Discovery Set: Wielding the Pen: Editorial Cartooning for Social Reform
The work of social reform is a job for many hands and voices. Investigative journalists, editors, orators, musicians and illustrators may all contribute usefully to causes and organizations. But change begins with dissatisfaction, and with a notion that life could be better and that we can make it so. Editorial cartoonists often express this dissatisfacton, using their artistic and verbal talent to create memorable, thought-provoking social commentary that works to influence public opinion as well as reflect it.
Unlike the comic strip, an editorial cartoon is typically a single panel published on a newspaper opinion page. Because of the single-panel's condensed form, editorial cartoonists use symbols, labels, and stereotypes to convey meaning quickly and succinctly. Caricature, satire, metaphor, and humor are other tools used to engage the reader emotionally and intellectually--all in the service of persuading the reader to share the cartoonist's opinion. Drawn for an adult audience, editorial cartoons express a range of emotions: anger, pride, sadness, disapproval, or amusement.
For many years, newspapers provided the primary publication platform for cartoonists--and especially for political cartoonists. Outside the newspaper business, some artists found work with graphically innovative magazines such as Harper’s Weekly, Puck, and The Masses. Suffrage publications employed a growing number of women editorial cartoonists, some of whose work appears here in the Image Portal. Lou Rogers, Blanche Ames, May Wilson Preston, and Rose O'Neill all made their case for changing roles for women in society. Comic strip artist, Edwina Dumm, became the first woman in the nation to work as an editorial cartoonist for a daily newspaper.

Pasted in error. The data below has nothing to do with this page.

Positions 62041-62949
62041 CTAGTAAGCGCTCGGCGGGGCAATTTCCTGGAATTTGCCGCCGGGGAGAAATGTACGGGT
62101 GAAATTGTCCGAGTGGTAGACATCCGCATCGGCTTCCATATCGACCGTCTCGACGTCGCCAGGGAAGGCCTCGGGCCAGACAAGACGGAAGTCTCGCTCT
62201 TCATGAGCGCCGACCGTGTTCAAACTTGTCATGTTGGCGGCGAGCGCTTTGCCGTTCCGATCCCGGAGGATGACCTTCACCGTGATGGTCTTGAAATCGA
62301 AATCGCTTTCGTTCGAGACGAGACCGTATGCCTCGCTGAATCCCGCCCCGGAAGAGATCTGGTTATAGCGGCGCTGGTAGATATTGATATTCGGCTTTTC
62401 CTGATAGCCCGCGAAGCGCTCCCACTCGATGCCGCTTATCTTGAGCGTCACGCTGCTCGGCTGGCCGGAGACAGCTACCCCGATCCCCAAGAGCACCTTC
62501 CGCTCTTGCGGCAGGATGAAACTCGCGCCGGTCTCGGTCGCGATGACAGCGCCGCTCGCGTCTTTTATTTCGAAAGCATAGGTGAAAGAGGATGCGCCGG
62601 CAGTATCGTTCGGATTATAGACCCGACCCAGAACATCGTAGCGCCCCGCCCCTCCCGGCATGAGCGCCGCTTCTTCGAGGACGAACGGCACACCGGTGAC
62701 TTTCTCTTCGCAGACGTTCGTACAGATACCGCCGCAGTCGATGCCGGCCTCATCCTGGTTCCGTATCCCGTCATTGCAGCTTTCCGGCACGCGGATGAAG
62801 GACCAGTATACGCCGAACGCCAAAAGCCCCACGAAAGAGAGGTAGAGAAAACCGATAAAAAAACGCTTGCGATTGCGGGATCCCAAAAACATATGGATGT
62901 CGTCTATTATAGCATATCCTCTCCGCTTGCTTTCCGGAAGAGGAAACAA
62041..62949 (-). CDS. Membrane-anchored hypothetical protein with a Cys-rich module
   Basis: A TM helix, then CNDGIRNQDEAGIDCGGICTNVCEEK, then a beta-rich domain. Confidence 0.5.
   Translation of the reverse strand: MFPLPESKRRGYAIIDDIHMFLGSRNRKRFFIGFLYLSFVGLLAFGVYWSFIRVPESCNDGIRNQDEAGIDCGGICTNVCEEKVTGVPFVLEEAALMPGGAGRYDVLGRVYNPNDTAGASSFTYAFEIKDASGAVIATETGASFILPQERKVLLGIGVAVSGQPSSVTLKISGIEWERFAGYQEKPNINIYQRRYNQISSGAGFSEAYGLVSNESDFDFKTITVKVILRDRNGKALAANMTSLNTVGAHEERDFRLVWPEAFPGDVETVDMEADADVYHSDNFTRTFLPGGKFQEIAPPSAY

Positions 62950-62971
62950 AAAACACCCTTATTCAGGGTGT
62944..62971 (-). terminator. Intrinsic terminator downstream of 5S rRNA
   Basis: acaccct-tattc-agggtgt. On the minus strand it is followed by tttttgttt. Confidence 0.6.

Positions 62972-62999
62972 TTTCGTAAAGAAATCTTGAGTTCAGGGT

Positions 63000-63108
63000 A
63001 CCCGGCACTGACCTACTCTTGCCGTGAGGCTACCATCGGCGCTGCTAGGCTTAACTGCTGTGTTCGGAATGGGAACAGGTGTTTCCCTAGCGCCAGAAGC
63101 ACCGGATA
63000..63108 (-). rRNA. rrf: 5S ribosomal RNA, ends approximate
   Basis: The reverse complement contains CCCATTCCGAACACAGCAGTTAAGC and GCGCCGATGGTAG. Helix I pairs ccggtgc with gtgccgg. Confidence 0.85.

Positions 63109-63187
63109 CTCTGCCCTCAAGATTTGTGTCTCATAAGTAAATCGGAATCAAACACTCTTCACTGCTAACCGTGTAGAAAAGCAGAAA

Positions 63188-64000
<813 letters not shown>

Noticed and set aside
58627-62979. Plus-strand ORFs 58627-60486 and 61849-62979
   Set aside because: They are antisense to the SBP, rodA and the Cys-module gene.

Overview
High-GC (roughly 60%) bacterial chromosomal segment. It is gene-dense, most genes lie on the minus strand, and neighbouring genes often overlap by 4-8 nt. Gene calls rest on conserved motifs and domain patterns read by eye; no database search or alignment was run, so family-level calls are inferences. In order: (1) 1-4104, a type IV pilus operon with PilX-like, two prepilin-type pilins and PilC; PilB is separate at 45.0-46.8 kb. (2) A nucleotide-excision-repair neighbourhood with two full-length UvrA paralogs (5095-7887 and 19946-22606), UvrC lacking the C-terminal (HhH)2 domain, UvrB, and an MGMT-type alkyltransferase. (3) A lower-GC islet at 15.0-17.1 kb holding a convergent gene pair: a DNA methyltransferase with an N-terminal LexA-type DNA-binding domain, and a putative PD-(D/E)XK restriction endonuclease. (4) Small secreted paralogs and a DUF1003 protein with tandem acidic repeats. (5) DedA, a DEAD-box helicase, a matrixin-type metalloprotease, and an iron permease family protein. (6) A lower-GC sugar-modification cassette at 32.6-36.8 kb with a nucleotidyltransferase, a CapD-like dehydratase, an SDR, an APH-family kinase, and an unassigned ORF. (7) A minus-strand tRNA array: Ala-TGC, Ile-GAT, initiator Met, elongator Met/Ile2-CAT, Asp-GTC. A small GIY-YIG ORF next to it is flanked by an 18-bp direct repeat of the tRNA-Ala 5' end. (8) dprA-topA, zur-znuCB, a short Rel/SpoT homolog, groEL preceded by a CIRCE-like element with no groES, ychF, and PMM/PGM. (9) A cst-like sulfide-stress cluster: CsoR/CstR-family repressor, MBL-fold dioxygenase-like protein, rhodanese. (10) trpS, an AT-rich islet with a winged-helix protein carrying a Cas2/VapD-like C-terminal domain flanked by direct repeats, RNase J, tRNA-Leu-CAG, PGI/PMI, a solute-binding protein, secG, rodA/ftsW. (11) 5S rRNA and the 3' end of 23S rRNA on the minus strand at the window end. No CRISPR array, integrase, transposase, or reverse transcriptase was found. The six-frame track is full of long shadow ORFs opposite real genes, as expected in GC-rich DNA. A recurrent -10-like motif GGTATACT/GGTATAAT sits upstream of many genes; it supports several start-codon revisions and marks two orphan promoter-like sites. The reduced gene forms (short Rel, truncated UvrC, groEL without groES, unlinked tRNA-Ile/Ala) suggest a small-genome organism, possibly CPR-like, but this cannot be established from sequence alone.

At the start of the twentieth century, approximately 2,000 cartoonists were employed by large and small newpapers across the United States. Today, as newspaper circulation and revenues are falling, the number of staff positions for editorial cartoonists has declined to fewer than 40. Online sites, such as The Nib have arisen, but, voices and images of local social commentary are few and far between.
Despite declining employment and rising threats, editorial cartoonists continue to create, wielding their pens to comfort the afflicted and afflict the comfortable. From Thomas Nast's Tammany Hall and the first published "Gerry-Mander" cartoon of 1812, to the work of Bill Mauldin, Herbblock, Garry Trudeau, Ann Telnaes, Jim Morin, and Darrin Bell--cartoonists continue to speak out--passionately and urgently encouraging us to imagine and create a more just society.
For further reading:
Editorial cartoons, Social Welfare History Image Portal
Inks: Cartoons and Comic Art Studies. HathiTrust.org
Cartoonists Rights Network International. "Defending the creative freedom and human rights of editorial cartoonists under threat throughout the world."
Cavna, M. (2019 January 25). Another cartoonist loses his job. This does not bode well for the future of newspaper cartooning. The Washington Post.
Culbertson, T. (2008). Illustrated Essay: The Golden Age of American Political Cartoons.The Journal of the Gilded Age and Progressive Era, 7(3), 276-295.
Editorial Cartoons: An Introduction. The Opper Project. History Teaching Institue. Ohio State University.
Fischer, R. A. (1996). Them Damned Pictures! Explorations in American Political Cartoon Art. North Haven, Conn.: Archon Books.
Hess, S. (1996). Drawn and Quartered: The History of American Political Cartoons. Montgomery, Alabama: Elliott & Clark Publishing.
Hess, S. and Kaplan, M. (1986). The Ungentlemanly Art: A History of American Political Cartoons. New York: Macmillan.
Lamb, C. (2004). Drawn to Extremes. The Use and Abuse of Editorial Cartoons. New York: Columbia University Press.
Shafer, J. (2019 July 1). The End Times of the Political Cartoon. Politico Magazine.
Sheppard, A. (1994). Cartooning for Suffrage. Albuquerque: University of New Mexico Press.